Possibilities—And Challenges—Remain Huge In Africa

By Jack Burke26 May 2016

BY BO SVENSSON

Diesel & Gas Turbine Worldwide recently interviewed Rashid Shamshi, director of Wärtsilä Service Unit East Africa and managing director of Wärtsilä Eastern Africa, about the economic and political situation in the African energy market today. Here is an edited version of that conversation.

Worldwide: How would you describe the current state of energy markets in Africa? What are the biggest challenges?

Shamsi: Africa has huge potential for growth and development, and energy is the key enabler for making this happen. As a result, the demand for energy is high in Africa at the moment.

Additionally, the availability of low-cost energy is vital to attracting investors that will establish new business in Africa and thus enable economic development and growth. At the moment, only about one third of the population in Africa has access to power.

Currently, the biggest challenges are related to political instability and the volatile security situation. The availability of fuel, particularly gas, is a big issue as well. Lack of transmission lines and distribution network complicates the situation. Other concerns include e.g. securing funding for big projects, slow decision-making as well as availability of technical competencies. The overall financial situation of utility companies and operators can create additional challenges.

WW: How has the situation changed during the past years?

Shamshi: Low oil prices have hit Africa badly. They have impacted businesses, economies, cash flows of companies and delayed projects. Availability of gas has been a game changer for some countries like Tanzania, Mozambique, Nigeria and Ghana. The rest are working on or at least planning the development of LNG terminals for importing LNG.

During the past years, demand for energy has increased in certain countries like South Africa, Tanzania, Nigeria and Ghana. There has also been increased interest towards alternative, renewable energy resources such as geothermal, solar and wind.

WW: Many international companies are moving their production facilities to Africa. What kind of an impact will this have on energy demand?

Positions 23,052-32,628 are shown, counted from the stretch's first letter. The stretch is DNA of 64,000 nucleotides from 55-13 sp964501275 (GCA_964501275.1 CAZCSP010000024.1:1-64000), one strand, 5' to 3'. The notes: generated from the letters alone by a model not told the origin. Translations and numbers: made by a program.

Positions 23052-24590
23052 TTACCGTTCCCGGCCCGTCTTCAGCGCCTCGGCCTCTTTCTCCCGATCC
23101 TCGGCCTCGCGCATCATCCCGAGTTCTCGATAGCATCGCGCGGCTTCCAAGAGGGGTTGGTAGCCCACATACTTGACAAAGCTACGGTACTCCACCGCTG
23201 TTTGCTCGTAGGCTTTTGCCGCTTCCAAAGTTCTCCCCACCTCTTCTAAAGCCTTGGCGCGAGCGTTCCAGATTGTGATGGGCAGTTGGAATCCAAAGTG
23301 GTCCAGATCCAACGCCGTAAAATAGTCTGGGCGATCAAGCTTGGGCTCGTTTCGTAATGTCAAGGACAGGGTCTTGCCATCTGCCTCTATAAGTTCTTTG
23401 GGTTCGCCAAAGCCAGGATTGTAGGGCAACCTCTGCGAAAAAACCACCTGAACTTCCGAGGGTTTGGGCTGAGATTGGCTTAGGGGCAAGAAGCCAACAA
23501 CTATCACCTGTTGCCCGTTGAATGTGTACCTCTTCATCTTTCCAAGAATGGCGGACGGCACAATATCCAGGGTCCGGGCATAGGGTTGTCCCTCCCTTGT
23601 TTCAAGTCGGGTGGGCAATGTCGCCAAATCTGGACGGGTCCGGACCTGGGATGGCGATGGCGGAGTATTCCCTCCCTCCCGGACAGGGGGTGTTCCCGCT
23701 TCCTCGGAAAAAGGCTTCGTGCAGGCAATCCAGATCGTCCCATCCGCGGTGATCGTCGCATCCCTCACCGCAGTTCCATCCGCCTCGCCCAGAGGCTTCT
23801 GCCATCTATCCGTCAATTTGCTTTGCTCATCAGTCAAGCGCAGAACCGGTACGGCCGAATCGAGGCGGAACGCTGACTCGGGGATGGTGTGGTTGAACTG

Shamshi: If production facilities move to Africa, the demand for energy will definitely increase even further. In East Africa, however, this development is still in its early stages. Ethiopia seems to be moving on the right track and it has established an Eastern Industrial Zone.

Investors are always looking for low cost and reliable power for industry setup. Utility companies are promoting the distribution of electricity connections, which will propel the increase in demand. However, this requires that the transmission and distribution network is developed.

WW: How do you see Africa’s future regarding energy production?

Shamshi: I see it as very promising due to the constantly increasing demand. However, it is very much dependent on the availability of low cost fuel. Introducing gas fuel such as liquefied natural gas (LNG) is crucial for meeting the growth targets and fulfilling the increasing demand. In order to bring down the price of electricity, a shift has been made in energy policy in certain countries.  For example, in Kenya they are focusing on alternative fuels and energy sources like geothermal, wind and solar. Ethiopia, on the other hand, is building a large hydro dam to increase its renewable energy production.

WW: How are the current turmoil regarding fuel prices and the growing importance of the environmental impact of energy production affecting the African industry?

Shamshi: Low oil prices have affected oil & gas development and production projects. This has resulted in lower revenue, profitability and cash flows for our customers, which in turn impacts on our services business. This has led to a reduction in foreign direct investments to Africa. On the other hand, it has shifted the focus to alternative fuels and energy sources such as geothermal, solar and wind power.”

WW: How can Wärtsilä support power plant operators in Africa?

Shamshi: Wärtsilä has a large footprint in Africa and we have been present in the continent for nearly 20 years. We have a well-trained and competent work force that can operate and maintain our customers’ plants and support them during the entire product lifecycle.

Our customers regard us as a key player and dependable partner in the energy business. We want to help them to grow their business and increase the efficiency of their operations, thus creating real value for their business. At the same time we are contributing to the development of the whole economy in these countries.

 

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